According to David Cay Johnston, NY Times tax reporter for the past 10 years, and author of, Perfectly Legal: The Covert Campaign to Rig Our Tax System to Benefit the Super Rich, and Cheat Everyone Else, "The tax system is becoming a tool to turn the American dream of prosperity and reward for hard work into an impossible goal for tens of millions of Americans and into a nightmare for many others."

Read more about it: COMMENTARY - Rich Pervert Tax Code for Themselves (

Monday, July 11, 2005

Personal notes: This past weekend was mostly spent at the hospital with my mother. Actually, it started on Friday when I took Leslie (my wife) in for a previously scheduled procedure and ended with both my mother and Leslie's grandmother each in the hospital.

Leslie's procedure was for an ultrasound-guided needle aspiration. That is, to have the fluid drained from a cyst that was causing a breast lump. Everything is good, the procedure went well, and there's extremely little chance that this incident is a sign of anything like breast cancer developing.

My parents happened to be visiting as well, mostly to see our nephews (their grandsons) who are out for the summer. On Saturday morning, when we thought we were meeting them for brunch, came the call to meet them in the emergency room instead.

My mother had woken up shaking violently and unable to eat or drink anything. At the ER, they discovered she was de-hydrated and that her temperature was too low. They brought up her temperature and gave her fluids and started working on the cause. At first they thought maybe a kidney infection, and by about 6:30 PM - after nine hours in the ER - they checked her into a regular room for observation "over night."

On Sunday they concluded that the infection was in her blood, and decided that she should stay there "for a few days" until the infection is completely gone, and be sure it does not lodge itself into any other organs. She's looking much better, and feeling good, but not having a great time there.

Meanwhile, back to Saturday, Leslie called her parents (in Malibu) to tell them what was going on, and they told her that her 92-year-old grandmother had just gone into the hospital with "a touch of" pneumonia. She's got advanced Alzheimer's already, so this does not look good at all.

We had been planning to go on vacation later this week, but will likely cancel that so she (or we) can go down to L.A. and (hopefully) see her grandmother before it's too late.

Thursday, July 07, 2005

I found out about this morning's terror attacks in London at about 7 AM when I arrived at my first meeting of the day. "Have you heard the news yet?" I was asked when I walked up. And so I've been picking up bits of information all for the past seven hours as I've been running around in a busy day.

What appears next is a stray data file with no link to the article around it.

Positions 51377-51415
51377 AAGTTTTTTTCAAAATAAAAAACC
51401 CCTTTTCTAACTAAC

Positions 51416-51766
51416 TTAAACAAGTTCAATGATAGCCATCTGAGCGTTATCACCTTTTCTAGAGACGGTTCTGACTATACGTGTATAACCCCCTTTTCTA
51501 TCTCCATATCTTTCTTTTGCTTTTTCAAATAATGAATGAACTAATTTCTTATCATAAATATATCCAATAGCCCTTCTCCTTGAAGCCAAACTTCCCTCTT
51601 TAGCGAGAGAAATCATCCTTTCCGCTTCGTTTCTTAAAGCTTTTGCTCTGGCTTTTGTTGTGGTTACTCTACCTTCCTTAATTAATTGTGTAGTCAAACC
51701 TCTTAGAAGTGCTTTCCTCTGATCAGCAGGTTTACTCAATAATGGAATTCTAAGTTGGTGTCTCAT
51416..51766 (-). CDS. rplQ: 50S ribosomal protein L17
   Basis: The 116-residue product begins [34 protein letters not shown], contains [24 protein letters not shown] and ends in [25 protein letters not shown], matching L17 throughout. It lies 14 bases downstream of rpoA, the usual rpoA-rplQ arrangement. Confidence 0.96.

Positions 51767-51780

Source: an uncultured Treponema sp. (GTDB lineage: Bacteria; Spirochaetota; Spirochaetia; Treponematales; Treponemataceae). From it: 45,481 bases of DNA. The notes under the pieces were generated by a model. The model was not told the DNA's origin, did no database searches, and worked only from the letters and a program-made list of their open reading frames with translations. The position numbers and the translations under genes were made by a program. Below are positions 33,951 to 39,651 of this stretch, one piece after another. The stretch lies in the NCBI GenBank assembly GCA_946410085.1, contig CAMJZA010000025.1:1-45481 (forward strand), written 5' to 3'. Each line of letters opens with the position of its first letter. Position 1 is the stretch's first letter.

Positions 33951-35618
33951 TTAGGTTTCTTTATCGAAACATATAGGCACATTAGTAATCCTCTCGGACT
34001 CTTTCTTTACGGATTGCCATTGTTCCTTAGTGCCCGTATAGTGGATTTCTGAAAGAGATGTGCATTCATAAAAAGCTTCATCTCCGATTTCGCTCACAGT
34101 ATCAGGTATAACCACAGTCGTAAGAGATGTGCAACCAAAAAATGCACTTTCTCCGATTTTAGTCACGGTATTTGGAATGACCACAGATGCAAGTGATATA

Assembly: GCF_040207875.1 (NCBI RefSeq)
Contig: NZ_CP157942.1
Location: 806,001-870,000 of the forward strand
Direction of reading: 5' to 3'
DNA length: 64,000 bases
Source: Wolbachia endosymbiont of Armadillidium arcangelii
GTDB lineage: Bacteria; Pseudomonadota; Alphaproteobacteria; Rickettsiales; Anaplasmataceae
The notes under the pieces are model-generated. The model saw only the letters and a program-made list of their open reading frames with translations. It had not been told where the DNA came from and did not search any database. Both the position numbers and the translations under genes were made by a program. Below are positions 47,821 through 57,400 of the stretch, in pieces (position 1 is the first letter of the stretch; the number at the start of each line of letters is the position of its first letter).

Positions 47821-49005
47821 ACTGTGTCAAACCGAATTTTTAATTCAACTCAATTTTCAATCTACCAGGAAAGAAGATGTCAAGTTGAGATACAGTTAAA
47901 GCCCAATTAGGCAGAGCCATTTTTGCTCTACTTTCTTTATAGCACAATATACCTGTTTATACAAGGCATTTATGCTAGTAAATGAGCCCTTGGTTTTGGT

"The heroic mujahideen have carried out a blessed raid in London," an Al Qaida web site apparently has posted on it. "Britain is now burning with fear, terror and panic in its northern, southern, eastern, and western quarters."

Fortunately, that message is a lie. The British, unfortunately, have lived through much worse and came together today to help their fellow citizens get through this attack with their resolve unshaken, and [perhaps] even strengthened.

Far from "burning with fear", Britons are fighting back. One statement I just heard on the radio (I'm sorry that I didn't catch who the speaker was) came from a critic of the Iraq war and the Blair government, but he stood up for Britain. "We don't like our government either," he said. "But we have better ways of dealing with it."

Now, as we did on 9/11/01, the civilized world stands together on this point. We may not agree on many things, but what we do agree on is the power of the ballot over the bomb.

London will survive long after the war on terror is forgotten.

Wednesday, July 06, 2005

Who was he? Why was he here?

Retired U.S. Navy Vice Admiral James Stockdale has died at age 81. Stockdale is best remembered as Ross Perot's 1992 running mate, but it's the reasons why Perot chose him that had already earned him an important place in U.S. history.

Stockdale was an early critic of LBJ's handling of the Viet Nam war, and the reasons for it. In statements foreshadowing our current war, Stockdale disputed the official version of events at the Gulf of Tonkin (an attack on a U.S. Navy ship was our excuse for going to war; the attack is now widely accepted to have been a lie). "I literally led the initial strike of a war I knew was under false pretenses," he later said.